The Canadian Rockies Hydrological Observatory, which is being established in the Kananaskis and Upper Bow drainages by CH staff based at the Coldwater Laboratory, was the subject of a detailed article in the December 13th issue of Canmore’s Rocky Mountain Outlook.
The piece describes the purpose and aims of the project in improving river-flow predictions in the Prairies, through detailed observation of hydrometeorological conditions in the mountain headwaters of the South Saskatchewan River.
It also highlights the importance of major funding from the Canada Foundation for Innovation (40%), Province of Saskatchewan (40%) and U of S (20%) in covering the $835,000 cost.
The full article is available online from the RMO website.
The IP3 and WC2N research networks are now ended, but Robert Sandford has written an engaging popular science book on the findings of the networks and related research, Cold Matters: the State and Fate of Canada’s Freshwater (publication details).
The book describes the research, researchers and results in these studies of cold regions hydrology, glaciology, meteorology and climatology in western and northern Canada.
CH Director Prof. John Pomeroy remarks “I was very impressed by how Bob related abstract scientific concepts (such as model parameterisation) into approachable descriptions that the non-scientist can enjoy. The book reviews the development of the models we use and why they were developed, the principles that govern hydrology and glaciology in Canada, the rapid changes to rivers, snow, glaciers and permafrost that have been observed and the implications of our results for the future of western and northern Canada. He encourages the reader to see the importance of research on these topics and their application in water management. The book is not only informative, but enjoyable to read and I highly recommend it not only to scientists in the field but a way to teach this information to non-physical science students and to inform the general public.”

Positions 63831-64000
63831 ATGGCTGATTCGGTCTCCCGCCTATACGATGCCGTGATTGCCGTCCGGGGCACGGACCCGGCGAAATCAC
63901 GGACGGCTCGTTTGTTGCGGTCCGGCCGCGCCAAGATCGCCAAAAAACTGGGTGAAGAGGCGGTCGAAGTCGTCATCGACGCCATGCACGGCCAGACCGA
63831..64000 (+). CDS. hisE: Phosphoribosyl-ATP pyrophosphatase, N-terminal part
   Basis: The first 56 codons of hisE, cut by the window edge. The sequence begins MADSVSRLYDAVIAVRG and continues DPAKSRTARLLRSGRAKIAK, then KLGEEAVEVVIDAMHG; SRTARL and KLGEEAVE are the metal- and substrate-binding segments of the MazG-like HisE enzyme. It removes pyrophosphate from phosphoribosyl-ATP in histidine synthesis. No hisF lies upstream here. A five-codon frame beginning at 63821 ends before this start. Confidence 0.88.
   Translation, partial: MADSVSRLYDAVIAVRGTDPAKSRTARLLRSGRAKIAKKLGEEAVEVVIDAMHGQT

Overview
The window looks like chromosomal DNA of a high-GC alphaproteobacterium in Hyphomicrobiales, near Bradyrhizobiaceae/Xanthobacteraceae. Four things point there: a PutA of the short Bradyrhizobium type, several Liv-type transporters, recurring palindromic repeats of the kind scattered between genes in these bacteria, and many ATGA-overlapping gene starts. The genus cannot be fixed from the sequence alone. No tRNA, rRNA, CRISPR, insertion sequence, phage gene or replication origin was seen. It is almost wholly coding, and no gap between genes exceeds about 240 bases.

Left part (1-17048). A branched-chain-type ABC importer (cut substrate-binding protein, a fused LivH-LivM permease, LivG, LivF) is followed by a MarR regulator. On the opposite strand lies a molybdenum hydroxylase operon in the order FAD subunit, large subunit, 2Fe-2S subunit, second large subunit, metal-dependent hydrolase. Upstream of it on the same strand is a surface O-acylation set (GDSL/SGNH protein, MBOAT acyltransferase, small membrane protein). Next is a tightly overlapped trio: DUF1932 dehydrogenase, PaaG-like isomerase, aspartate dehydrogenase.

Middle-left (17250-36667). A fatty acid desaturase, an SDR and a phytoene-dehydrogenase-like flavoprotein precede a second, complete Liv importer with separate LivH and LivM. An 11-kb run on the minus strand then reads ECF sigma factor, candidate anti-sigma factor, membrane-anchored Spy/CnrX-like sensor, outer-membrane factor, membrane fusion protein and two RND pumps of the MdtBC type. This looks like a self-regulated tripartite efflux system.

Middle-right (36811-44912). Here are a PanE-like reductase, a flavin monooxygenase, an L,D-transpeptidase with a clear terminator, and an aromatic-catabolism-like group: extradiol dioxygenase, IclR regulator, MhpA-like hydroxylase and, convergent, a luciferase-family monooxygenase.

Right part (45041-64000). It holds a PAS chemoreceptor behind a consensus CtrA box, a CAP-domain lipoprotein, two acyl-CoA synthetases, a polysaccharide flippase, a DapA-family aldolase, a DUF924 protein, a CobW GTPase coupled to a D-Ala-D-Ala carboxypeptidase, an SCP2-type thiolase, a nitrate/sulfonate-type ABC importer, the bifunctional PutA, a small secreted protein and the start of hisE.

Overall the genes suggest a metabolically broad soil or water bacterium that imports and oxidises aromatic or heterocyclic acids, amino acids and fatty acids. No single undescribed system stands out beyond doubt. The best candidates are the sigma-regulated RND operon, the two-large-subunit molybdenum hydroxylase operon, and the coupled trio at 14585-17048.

Dr Jean-Emmanuel Sicart, Researcher at the IRD, University of Grenoble, will present a seminar on
The Analysis of seasonal variations in energy fluxes and meltwater discharge of a Tropical high-altitude Glacier
On Wednesday 19th December, 2012, at 12noon in Room 146 of Kirk Hall.
The seminar will present a study of the atmospheric forcing that controls seasonal variations in the mass balance and in meltwater discharge of the tropical glacier Zongo, Bolivia (16°S, 6000-4900 m asl. 2.4 km²). The full abstract is available here.
This is a ‘brown bag lunch’ event, so please feel free to bring your lunch, and to pass this information on to others who might be interested.
Associate Professor Cherie Westbrook of the Centre for Hydrology and Dept of Geography & Planning and her wetland ecohydrology research team’s results were featured in this month’s Canadian Geographic article on Rethinking the Beaver.
In the article, Dr Westbrook explains the ecohydrological approach to study of hydrology where beaver are present, and the tremendous impact beaver dams have in enhancing groundwater recharge. She also notes the impact of beaver-enhanced surface and groundwater storage in headwater streams on reducing the variability of streamflow, including maintaining low flows in drought situations. More information on Dr Westbrook’s research can be found here.